Rafa and I first walked onto the land in May 2014 with our lifelong friends, who had set up an expedition to look at property around Bellingham, WA. We had planned to make a day of it and go to about 8 properties. They kept talking about the Nooksack River, a place where they and their son had spent hours fly-fishing. So off we went east on the Mount Baker Highway in search of the land along the Nooksack!!
When we arrived, a magical concatenation of events granted us entry through the gates to roam the property with only the agent—as the current owners were out of town. We were like children released into an astonishing wonderland of beauty and fecundity. Running and laughing, gasping at this fruit, that 50' tree, splashing about in the cold river. We were totally unprepared for the elysian paradise we had fallen into. As we walked back through the gate, stunned after wandering the 14 acres, it was love at first sight, for all four of us and we knew it. Rafa said "does anybody really need to look at anything else?" We laughed and all agreed, this was the spot. The place which we knew in our hearts would become Three Rivers Farm. It was essentially a horticultural Shangri-la— one that had been planted 25 years previous by a couple of Washington "Jonny Appleseed-ers." Hundreds of varieties of plants, trees, shrubs abound along the perimeter of the land and seemed to encircle the wide open meadows. The land and river had called us "home" to it—to begin probably our last BIG art project for this lifetime—stewardship of THIS land as Three Rivers Farm.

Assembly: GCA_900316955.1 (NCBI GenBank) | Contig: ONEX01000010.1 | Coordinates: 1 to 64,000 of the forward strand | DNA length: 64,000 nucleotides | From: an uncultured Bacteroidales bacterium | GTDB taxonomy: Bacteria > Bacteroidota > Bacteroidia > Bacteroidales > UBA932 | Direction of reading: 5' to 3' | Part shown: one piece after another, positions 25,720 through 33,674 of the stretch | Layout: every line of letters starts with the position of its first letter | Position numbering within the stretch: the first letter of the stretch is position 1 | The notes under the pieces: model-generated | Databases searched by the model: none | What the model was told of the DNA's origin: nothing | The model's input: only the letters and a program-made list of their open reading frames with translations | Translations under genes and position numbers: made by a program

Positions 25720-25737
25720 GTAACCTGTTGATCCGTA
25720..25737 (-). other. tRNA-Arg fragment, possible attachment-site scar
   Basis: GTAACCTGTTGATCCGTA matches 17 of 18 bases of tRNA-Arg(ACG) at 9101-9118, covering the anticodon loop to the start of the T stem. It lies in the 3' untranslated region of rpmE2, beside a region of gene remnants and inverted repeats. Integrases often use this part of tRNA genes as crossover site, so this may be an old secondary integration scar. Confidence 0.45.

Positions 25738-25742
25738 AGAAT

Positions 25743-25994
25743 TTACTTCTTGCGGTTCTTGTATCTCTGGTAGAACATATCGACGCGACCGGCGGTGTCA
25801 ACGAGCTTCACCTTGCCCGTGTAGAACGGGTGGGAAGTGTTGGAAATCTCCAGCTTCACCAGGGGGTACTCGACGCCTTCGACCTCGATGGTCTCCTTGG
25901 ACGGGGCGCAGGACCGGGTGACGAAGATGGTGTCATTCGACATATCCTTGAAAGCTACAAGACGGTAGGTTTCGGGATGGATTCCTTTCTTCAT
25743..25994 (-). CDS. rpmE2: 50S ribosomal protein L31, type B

All manner of Grace seemed to move in our lives and brought the money to buy the farm immediately —before selling our sustainable home in the mountains of Prescott, Arizona. The planets, sun and moon seemed to line up regarding every aspect and within 2 months we arrived with all our belongings—landing smack dab in the middle of fall harvest. There was no time to unpack properly, so we set up the kitchen and our beds and got to work. The cherry plum tree was laden with fruit—and actually provided over 2000 pounds of fresh delicious plums. We picked blackberries, blueberries, raspberries and aronia berries until our hands ached (and mouths turned purple with delight). We canned, dehydrated, froze, juiced, delivered to the local restaurant and Rafa made "sweet man"pies (OMG as they came to be known in our household) from the abundance that the land gave us!! Heartnuts, hazelnuts, English and black walnuts and chestnuts filled our winter stores. We picked the never-ending purple passion heirloom giant asparagus and broccoli like there was no end in sight. Then came the apples—and they just kept coming. We ate fresh, crispy apples from our trees, made apple butter, apple sauce, fresh apple cider, and gained 5 pounds eating apple pies (with fresh, local Acme ice cream).
But it didn't stop there—somehow we became the magnet for several neighbors apples as well when word got out that we KNEW what to do with all that precious fruit (I'd been trained well by my Scottish grandma and grandpa to let nothing go to waste)! There doesn't seem to be anything that won't grow here, except maybe prickly pear cactus. I understand why it rains all winter in the Pacific Northwest—just to give its stewards a L-O-N-G needed rest after the harvest; catch the salmon when they run, and Rafa time not farming to repurpose his rusty steel scrapyard into amazing recycled art sculptures and furnishings.